Okay, we all know about Chicago in the Roaring Twenties.  We know that the city became the bootlegging capital of America.  We’ve seen the gangster movies.

1-17--last call.jpg

But that was all in the future on that January evening in 1920.  The crowds at the taverns were no larger than on a typical Friday.  When the clock struck 12, the patrons downed their drinks and left, the bartender locked up . . . and that was that.

The Prohibition law said that the manufacture, sale, or distribution of intoxicating beverages was illegal.  However, people were allowed to have booze and beer in their own homes for their own use.  They could keep all the beverage they wanted, as long as they bought it before January 17.

So Chicagoans began stocking up.  Liquor stores had raised prices, but the public kept buying.  In the final days, autos and trucks were also in demand—for some people, the first time they drove a car was the day they hauled their liquor home.

1-17--booze cartoon.jpg

Major A.T. Dalrymple was the local head of Prohibition enforcement.  He announced that people would have ten days to report the exact quantities of beverage they held in their homes.  That was a matter of law.  There should be no fear that government agents would raid a private residence.

Dalrymple said his men were ready to deal with any businesses that tried to evade the law.  Enforcement would be strict.  The major had vaults ready for storage of illegal beverage seized in raids.  If the vaults weren’t large enough, more would be built.

There were some exceptions to the law.  Churches could use wine for religious services.  Druggists might sell up to one pint of liquor to someone with a doctor’s prescription.  Hospitals could use liquor as part of the “tapering off” treatment for alcoholism.

1-17--Mr. Prohibition.jpg

Meanwhile, the evening’s biggest party was at the Stevens Restaurant.  A dry group, the Chicago Sunday School Association, was celebrating the new era of sobriety.  They drank a series of toasts—with grape juice.

But eventually, those private stocks of liquor would run out.  And yes, we all know what happened after that.



Best Wishes from Leo (12-29-1923)

Today some 160 Chicagoans received New Year’s greetings from Leo Koretz.  The cards were inscribed with verse:  “If I could be transported/ This moment to your door/ I’d bring you smiles by dozens/ And good wishes by the score/ —Leo Koretz”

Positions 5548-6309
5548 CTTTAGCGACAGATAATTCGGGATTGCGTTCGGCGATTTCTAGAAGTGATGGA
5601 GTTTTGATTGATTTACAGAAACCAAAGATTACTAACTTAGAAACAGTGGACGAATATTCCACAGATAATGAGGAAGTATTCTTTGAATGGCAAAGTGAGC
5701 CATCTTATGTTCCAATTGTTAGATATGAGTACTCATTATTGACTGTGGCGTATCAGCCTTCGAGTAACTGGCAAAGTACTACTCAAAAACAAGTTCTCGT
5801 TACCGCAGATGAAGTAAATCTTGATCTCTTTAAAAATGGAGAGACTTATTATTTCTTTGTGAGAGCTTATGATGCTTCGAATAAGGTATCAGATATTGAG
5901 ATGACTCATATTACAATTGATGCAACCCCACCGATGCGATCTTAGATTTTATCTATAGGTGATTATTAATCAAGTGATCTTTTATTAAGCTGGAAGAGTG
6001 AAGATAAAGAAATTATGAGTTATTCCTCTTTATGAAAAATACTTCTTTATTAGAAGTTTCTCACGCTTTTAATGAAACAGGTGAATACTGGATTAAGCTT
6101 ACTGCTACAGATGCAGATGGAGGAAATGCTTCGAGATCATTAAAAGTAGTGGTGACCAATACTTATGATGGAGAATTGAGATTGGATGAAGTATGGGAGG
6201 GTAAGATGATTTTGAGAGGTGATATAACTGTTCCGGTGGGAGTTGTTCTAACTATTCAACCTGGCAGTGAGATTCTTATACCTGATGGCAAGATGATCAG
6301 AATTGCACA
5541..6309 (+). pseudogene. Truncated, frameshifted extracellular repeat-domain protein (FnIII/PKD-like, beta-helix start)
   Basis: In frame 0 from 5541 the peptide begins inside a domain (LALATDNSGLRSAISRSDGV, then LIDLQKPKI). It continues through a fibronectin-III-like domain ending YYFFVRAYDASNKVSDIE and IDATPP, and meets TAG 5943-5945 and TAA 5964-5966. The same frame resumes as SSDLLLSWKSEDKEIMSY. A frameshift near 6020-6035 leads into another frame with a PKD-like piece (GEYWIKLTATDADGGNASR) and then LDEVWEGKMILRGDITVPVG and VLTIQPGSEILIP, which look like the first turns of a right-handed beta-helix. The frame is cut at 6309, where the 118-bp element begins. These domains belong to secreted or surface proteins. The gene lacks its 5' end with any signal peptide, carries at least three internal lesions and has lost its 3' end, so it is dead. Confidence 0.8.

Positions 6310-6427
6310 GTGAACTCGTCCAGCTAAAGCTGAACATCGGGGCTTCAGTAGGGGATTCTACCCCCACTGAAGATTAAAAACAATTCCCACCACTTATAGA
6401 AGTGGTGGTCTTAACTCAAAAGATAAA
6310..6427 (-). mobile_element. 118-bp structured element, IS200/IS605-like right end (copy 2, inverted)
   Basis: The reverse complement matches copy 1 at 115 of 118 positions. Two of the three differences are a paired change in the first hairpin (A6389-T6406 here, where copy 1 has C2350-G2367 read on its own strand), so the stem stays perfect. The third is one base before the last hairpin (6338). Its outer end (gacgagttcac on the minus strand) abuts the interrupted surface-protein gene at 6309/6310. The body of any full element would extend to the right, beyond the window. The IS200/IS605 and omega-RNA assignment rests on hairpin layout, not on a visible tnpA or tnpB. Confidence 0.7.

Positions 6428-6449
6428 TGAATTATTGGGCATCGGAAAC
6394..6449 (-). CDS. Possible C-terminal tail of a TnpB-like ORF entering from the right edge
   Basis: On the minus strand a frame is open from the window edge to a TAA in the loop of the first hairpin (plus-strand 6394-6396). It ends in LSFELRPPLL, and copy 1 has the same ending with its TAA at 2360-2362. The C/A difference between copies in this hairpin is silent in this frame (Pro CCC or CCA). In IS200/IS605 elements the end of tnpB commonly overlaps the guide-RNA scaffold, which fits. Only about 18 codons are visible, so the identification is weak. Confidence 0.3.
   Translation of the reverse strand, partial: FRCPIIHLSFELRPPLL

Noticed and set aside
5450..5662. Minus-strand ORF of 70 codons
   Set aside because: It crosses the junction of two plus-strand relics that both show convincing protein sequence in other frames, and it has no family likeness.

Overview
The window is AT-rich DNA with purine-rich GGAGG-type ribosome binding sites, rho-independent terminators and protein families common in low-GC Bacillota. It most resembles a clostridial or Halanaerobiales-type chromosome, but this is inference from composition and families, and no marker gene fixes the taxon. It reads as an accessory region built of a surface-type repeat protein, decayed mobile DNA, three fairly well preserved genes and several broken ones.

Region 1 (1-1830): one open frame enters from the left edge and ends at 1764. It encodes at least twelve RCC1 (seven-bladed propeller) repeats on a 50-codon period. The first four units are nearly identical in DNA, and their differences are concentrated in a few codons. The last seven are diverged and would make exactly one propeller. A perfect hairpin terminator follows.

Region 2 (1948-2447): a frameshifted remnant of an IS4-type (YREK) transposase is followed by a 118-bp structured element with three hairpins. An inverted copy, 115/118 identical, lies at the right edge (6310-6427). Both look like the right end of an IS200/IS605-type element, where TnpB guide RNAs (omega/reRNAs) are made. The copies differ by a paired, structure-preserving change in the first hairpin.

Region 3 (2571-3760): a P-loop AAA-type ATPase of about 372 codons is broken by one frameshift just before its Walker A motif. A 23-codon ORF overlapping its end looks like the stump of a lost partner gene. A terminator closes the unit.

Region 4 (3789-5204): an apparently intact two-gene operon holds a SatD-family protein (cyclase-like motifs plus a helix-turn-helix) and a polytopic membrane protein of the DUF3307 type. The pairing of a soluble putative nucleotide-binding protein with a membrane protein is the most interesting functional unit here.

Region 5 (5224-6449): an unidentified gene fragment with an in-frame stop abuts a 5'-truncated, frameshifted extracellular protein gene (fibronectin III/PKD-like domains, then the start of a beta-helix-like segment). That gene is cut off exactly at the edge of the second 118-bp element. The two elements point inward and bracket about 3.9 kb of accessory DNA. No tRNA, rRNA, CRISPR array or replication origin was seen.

Leo Koretz

Those 160 people certainly knew Leo Koretz.  He’d convinced them to invest $10 million to develop oil land in Panama, then disappeared with the money.  His plan turned out to be a giant con.

So where was Leo now?  The cards had been mailed in Chicago.  As it turned out, he was in Nova Scotia, living it up with assorted women.

Koretz was extradited, convicted of his swindle, and sentenced to state prison.  He told reporters he’d never serve his time.

Before he could be transferred from the county lockup, one of his lady friends brought him a five-pound box of chocolate.  Koretz ate it in one sitting and keeled over dead, as he’d planned.  He was a diabetic.


The Evita From Chicago (12-19-1997)

On this date, a Chicago-born woman was sworn in as the president of a South American country.  The woman was Janet Jagan, the country was Guyana.

She had been born on the South Side as Janet Rosenberg in 1920.  While working as a student nurse at Cook County Hospital she met dentistry student Cheddi Jagan.  The couple married in 1943 and moved to Cheddi’s native land, then  a colony known as British Guiana.

Janet and Cheddi

The Jagans soon became active in the independence movement, and continued in politics after independence was achieved.  Cheddi was elected president in 1992, serving until his death early in 1997.  That December, Janet was elected president in her own right.

Janet Jagan resigned the presidency for health reasons in 1999. She died in Brazil while undergoing medical treatment in 2009.



What to Wear at the Beach (12-17-1931)

The Chicago City Council was holding hearings.  Unemployment was high.  The schools were a mess.  The city was going broke.  Crime was everywhere.

But today, the agenda before the aldermen was really important.  They were deciding what women could wear at Chicago beaches.

1903 Sears catalogue

The current dress code reflected the old-fashioned Victorian standards. When a woman went to the beach, she was expected to wear long black stockings, full bloomers, and a long-sleeve blouse. Anything less might earn her an arrest for public indecency.

Yet society was changing.  Now the council’s  special Committee on the Judiciary and State Legislation was trying to modernize the rules.  Alderman Thomas O’Grady of the 14th Ward chaired the committee.

O’Grady said that the aldermen wanted to adopt “modern specifications for proper swimming costumes.”  Health experts, athletes, and concerned citizens were being asked to give their opinions.  It seemed that two new styles of swimwear were causing controversy–the backless suit, and the brassiere-and-trunks (two piece) suit.

Chicago aldermen inspect a 1931 model bathing suit

Chicago aldermen inspect a 1931 model bathing suit

Interviewed by the Tribune, one prominent clubwoman was happy to present her views.  “The regulations should combine the maximum of comfort with decency,” she said.  “I do not like backless bathing suits.  And suits should extend two inches above the knee.”

Another woman declared that laws should be passed against white or flesh-colored suits.  As for the two-piece style, that was “unattractive and vulgar.”  It wasn’t proper to expose your stomach to the sun’s rays, no matter how healthy sunshine was.

If the skimpier bathing suits were allowed in Chicago, would nude bathing follow?  “I doubt if America will ever be that advanced,” one woman said.  “We’re probably more reserved, like the English, and I think that’s a fine thing.”

Of course, the fifty men on the council would ultimately decide the matter.  The Tribune wryly suggested that “several models appear wearing the newest suits at the aldermanic committee meeting.”  Four of the alderman thought that was a fine idea.  They were photographed with a woman wearing one of the backless suits.

When it was all over, the modern swimsuits were given official approval.  But nude bathing is still banned at Chicago’s public beaches.